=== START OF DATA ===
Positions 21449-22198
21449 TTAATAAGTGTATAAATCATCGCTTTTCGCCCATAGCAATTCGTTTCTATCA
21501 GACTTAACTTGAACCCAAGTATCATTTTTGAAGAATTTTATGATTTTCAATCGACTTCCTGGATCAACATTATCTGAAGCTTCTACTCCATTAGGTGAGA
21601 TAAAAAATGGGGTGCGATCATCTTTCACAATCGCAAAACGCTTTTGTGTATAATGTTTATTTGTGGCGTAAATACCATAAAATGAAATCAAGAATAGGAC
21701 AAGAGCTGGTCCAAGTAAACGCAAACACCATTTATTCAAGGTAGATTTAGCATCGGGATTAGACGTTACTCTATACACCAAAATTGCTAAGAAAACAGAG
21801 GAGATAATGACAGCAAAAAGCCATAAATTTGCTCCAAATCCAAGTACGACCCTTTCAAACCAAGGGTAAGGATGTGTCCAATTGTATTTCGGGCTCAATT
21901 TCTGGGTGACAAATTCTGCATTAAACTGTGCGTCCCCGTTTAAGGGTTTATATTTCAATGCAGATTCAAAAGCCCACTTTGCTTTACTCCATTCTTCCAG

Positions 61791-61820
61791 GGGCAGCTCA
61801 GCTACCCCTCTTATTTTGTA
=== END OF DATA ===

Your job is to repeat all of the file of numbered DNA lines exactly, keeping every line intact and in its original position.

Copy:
Positions 21449-22198
21449 TTAATAAGTGTATAAATCATCGCTTTTCGCCCATAGCAATTCGTTTCTATCA
21501 GACTTAACTTGAACCCAAGTATCATTTTTGAAGAATTTTATGATTTTCAATCGACTTCCTGGATCAACATTATCTGAAGCTTCTACTCCATTAGGTGAGA
21601 TAAAAAATGGGGTGCGATCATCTTTCACAATCGCAAAACGCTTTTGTGTATAATGTTTATTTGTGGCGTAAATACCATAAAATGAAATCAAGAATAGGAC
21701 AAGAGCTGGTCCAAGTAAACGCAAACACCATTTATTCAAGGTAGATTTAGCATCGGGATTAGACGTTACTCTATACACCAAAATTGCTAAGAAAACAGAG
21801 GAGATAATGACAGCAAAAAGCCATAAATTTGCTCCAAATCCAAGTACGACCCTTTCAAACCAAGGGTAAGGATGTGTCCAATTGTATTTCGGGCTCAATT
21901 TCTGGGTGACAAATTCTGCATTAAACTGTGCGTCCCCGTTTAAGGGTTTATATTTCAATGCAGATTCAAAAGCCCACTTTGCTTTACTCCATTCTTCCAG

Positions 61791-61820
61791 GGGCAGCTCA
61801 GCTACCCCTCTTATTTTGTA